Pebble Mine Hits A Snag As Army Corps Requests Changes To Plan (Updating)

As more and more hints suggest the Republican-led Trump administration is also considering opposition to the Pebble Mine, the U.S. Army Corps of Engineers has apparently walked back its original environmental impact statement that would help pave the way for the Pebble Partnership to get its mining permit. Here’s a the USACE statement:

This administration supports the mining industry and acknowledges the benefits the industry has provided to the economy and productivity of this country, from job creation to the extraction of valuable resources, which are especially important as we recover from this pandemic. The Pebble Mine project has the potential to fulfill all of those needs; however, as currently proposed, the project could have substantial environmental impacts within the unique Bristol Bay watershed and lacks adequate compensatory mitigation.

Given these concerns, the U.S. Army Corps of Engineers finds under section 404 of the Clean Water Act that the project, as proposed, would likely result in significant degradation of the environment and would likely result in significant adverse effects on the aquatic system or human environment. This finding is based on factual determinations, evaluations, and tests required by subparts (b) and (g), and after consideration of subparts (c) through (f) and (h) of the 404 (b)(1) guidelines. This record is laid out in the environmental impact statement published on July 24, 2020.

Therefore, the Corps finds that the project, as currently proposed, cannot be permitted under section 404 of the Clean Water Act.

And some reaction, starting with Trout Unlimited (will update with further comments):

ANCHORAGE, AK – Today, in a move welcomed by thousands of American workers, Alaskan communities, and the most prolific wild salmon fishery in the world, the U.S. Army Corps of Engineers (Corps) said it found the proposed Pebble mine would likely cause significant degradation and significant adverse effects to the waters and fisheries of Bristol Bay, and cannot receive a permit under the Clean Water Act as proposed, creating a significant barrier to the project moving forward.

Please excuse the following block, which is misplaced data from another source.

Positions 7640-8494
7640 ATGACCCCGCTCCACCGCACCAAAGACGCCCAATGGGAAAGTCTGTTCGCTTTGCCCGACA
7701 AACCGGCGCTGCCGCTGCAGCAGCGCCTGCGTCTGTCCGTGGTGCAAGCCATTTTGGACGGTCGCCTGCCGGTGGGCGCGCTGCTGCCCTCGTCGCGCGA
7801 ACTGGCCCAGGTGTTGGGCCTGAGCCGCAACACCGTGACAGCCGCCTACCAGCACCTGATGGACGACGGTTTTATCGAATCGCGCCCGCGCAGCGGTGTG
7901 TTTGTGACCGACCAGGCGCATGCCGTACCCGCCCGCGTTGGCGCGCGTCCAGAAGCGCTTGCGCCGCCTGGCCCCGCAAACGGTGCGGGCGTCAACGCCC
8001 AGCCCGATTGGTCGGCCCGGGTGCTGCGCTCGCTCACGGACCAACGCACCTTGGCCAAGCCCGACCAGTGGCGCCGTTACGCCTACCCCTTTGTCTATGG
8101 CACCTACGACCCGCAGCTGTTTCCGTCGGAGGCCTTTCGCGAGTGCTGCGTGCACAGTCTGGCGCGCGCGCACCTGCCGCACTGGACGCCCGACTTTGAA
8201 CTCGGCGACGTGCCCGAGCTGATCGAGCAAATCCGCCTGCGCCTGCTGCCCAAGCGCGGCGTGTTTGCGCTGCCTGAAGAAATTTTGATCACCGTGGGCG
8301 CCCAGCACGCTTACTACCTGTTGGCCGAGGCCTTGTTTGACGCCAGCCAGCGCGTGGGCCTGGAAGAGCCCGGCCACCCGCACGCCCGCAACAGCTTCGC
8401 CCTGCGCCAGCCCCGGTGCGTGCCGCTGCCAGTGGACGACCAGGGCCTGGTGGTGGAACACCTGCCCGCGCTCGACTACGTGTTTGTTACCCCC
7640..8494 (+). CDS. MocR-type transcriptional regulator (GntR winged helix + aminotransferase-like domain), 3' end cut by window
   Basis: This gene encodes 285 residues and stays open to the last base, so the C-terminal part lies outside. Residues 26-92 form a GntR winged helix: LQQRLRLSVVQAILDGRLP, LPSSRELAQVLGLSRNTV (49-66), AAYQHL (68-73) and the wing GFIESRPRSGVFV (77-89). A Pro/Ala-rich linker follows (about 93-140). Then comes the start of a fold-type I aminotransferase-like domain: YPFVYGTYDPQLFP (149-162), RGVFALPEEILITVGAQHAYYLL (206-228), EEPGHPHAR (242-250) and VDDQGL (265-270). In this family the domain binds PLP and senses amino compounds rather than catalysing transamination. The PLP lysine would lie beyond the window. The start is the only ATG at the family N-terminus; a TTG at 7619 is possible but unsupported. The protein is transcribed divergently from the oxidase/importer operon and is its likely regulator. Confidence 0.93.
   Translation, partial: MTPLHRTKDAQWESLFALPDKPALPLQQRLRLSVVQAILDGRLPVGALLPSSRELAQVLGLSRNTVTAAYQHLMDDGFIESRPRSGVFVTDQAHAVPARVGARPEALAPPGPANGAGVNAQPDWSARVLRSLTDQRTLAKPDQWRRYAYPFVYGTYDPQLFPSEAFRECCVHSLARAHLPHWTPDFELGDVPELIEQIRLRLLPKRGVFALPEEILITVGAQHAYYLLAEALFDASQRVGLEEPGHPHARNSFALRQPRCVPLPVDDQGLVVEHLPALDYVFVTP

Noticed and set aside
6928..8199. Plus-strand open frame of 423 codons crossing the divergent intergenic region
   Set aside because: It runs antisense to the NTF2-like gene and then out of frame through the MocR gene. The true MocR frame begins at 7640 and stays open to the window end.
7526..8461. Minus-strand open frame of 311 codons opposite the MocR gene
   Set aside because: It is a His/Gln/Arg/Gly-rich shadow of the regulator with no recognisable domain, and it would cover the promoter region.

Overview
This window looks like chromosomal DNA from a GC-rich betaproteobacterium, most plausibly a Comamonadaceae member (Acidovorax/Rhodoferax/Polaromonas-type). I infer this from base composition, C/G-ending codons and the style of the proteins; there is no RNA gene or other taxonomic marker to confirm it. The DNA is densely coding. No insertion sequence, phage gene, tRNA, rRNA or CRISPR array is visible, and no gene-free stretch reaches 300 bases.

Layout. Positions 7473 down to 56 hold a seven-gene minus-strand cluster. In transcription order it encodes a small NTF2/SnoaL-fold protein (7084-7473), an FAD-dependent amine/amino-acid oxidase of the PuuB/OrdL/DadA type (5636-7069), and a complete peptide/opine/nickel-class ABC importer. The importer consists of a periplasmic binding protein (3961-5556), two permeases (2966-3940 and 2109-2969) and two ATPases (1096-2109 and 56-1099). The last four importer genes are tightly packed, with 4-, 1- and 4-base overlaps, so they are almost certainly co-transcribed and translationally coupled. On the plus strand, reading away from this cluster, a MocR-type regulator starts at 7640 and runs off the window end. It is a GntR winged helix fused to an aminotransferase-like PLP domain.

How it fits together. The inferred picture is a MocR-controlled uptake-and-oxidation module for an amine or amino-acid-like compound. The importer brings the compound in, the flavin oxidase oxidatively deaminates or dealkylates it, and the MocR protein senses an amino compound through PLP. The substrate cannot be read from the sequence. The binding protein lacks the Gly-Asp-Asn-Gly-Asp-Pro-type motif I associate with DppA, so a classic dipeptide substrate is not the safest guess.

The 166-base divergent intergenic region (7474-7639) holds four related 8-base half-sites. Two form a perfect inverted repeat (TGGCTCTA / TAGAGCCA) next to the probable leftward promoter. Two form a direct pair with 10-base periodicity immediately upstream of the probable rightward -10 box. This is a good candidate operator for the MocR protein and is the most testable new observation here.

“This is a great demonstration of democracy in action and a victory for common sense. The finding demonstrates that the voices of millions of Americans still matter and reflects the overwhelming weight of scientific evidence that’s been brought to bear,” said Chris Wood, president and CEO of Trout Unlimited. “The more public scrutiny this mine faces, the more science that’s brought to bear in its review, the more it stinks. The resources that sustain this bucket-list destination for sport anglers, local communities and commercial fishing families are worth protecting. Thank you to the legions of supporters that helped us get here.” 

Because of the proposed mine’s massive risks, for more than fifteen years Trout Unlimited has worked with communities, anglers, hunters, Tribes, businesses and local and national partners to galvanize opposition to this project. Hundreds of thousands of anglers, and hundreds of outdoor businesses have made their voice heard time and time again, most recently appealing to the Trump Administration directly.  

“This is a good day for Bristol Bay,” said Nelli Williams, Alaska director of Trout Unlimited. “No corner should be cut when considering a giant mine in the heart of a place this cherished and important. The Pebble Partnership put forward a half-baked plan with a litany of problems. Pebble had its opportunity to go through the process, but the project fails to meet the standards required. Kudos to all the decision makers involved for calling Pebble out on that. 

Over the two-year permit review process, many organizations, federal and state agencies, independent scientists, and countless individuals raised potentially fatal concerns about this project. Among them are the project’s destruction of streams and wetlands, its untested and incomplete water management and mitigation plans, unreliable tailings dam design, seismic activity near the deposit, and its huge economic costs. Those concerned about the proposed Pebble mine also cite threats to existing businesses, communities, and cultures that rely on the intact fishery, among various other issues. 

“Today’s actions reflect just how bad this mine proposal is and how incompatible it is with the Bristol Bay region,” said Brian Kraft, owner of Alaska Sportsman’s Lodge, president of Katmai Service Providers and TU business member. “Some places simply are not compatible with large industrial, open-pit mine operations, and the Bristol Bay region’s spawning grounds certainly are one of those locations. This is a good day for the people of Bristol Bay that have loudly said for 16 years now that this is the wrong place for this mine. It’s a good day for Americans who care about clean water, healthy fisheries, and existing jobs that rely on those fisheries.”